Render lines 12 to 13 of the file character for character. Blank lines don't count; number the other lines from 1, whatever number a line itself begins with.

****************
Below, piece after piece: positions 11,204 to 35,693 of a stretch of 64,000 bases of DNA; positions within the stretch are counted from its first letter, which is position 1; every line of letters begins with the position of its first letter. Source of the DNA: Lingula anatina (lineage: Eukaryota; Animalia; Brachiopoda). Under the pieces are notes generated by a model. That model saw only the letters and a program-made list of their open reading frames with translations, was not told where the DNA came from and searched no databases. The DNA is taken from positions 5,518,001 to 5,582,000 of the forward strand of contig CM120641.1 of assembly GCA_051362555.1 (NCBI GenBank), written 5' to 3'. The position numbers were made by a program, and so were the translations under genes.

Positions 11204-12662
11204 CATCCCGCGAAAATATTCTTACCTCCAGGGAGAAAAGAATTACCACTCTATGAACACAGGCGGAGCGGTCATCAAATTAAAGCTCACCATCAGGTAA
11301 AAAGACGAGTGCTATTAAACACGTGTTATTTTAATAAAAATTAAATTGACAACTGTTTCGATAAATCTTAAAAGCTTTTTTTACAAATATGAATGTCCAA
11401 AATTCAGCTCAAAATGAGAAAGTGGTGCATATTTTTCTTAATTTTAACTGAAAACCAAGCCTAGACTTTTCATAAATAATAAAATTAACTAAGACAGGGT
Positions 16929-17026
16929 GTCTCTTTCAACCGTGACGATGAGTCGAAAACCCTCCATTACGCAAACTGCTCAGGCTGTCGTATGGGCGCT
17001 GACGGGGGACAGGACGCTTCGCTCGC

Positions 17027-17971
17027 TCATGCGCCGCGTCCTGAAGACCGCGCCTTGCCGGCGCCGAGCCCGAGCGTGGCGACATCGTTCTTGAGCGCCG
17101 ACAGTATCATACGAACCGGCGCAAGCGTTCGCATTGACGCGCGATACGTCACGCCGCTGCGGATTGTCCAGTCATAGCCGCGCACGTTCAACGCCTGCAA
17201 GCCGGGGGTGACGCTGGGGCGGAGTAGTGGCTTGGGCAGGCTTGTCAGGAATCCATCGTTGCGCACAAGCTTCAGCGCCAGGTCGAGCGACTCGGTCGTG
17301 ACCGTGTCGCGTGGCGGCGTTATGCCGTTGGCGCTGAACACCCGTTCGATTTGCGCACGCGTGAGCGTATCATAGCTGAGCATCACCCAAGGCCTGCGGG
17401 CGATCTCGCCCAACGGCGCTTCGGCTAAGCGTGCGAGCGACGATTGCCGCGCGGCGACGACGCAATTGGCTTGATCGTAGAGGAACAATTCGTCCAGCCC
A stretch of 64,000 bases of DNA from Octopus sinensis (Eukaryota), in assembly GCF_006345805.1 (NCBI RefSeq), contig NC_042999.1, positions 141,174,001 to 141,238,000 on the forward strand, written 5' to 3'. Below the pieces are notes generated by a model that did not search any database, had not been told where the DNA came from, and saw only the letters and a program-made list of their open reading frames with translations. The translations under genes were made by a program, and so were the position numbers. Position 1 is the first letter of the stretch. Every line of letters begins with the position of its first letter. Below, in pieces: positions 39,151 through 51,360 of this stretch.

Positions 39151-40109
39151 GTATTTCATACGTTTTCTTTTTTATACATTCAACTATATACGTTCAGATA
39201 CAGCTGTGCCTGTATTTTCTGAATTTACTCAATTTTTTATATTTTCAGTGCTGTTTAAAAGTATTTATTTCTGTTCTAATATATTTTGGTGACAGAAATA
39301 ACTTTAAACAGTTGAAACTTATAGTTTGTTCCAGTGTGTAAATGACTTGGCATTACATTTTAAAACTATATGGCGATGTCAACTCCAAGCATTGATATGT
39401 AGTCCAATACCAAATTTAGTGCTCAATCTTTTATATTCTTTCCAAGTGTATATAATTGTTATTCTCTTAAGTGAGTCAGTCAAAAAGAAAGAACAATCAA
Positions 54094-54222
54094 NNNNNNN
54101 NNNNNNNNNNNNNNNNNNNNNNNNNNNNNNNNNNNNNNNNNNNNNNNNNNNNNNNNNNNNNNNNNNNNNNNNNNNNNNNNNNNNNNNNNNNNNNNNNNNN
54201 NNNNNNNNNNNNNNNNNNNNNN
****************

17201 GCCGGGGGTGACGCTGGGGCGGAGTAGTGGCTTGGGCAGGCTTGTCAGGAATCCATCGTTGCGCACAAGCTTCAGCGCCAGGTCGAGCGACTCGGTCGTG
17301 ACCGTGTCGCGTGGCGGCGTTATGCCGTTGGCGCTGAACACCCGTTCGATTTGCGCACGCGTGAGCGTATCATAGCTGAGCATCACCCAAGGCCTGCGGG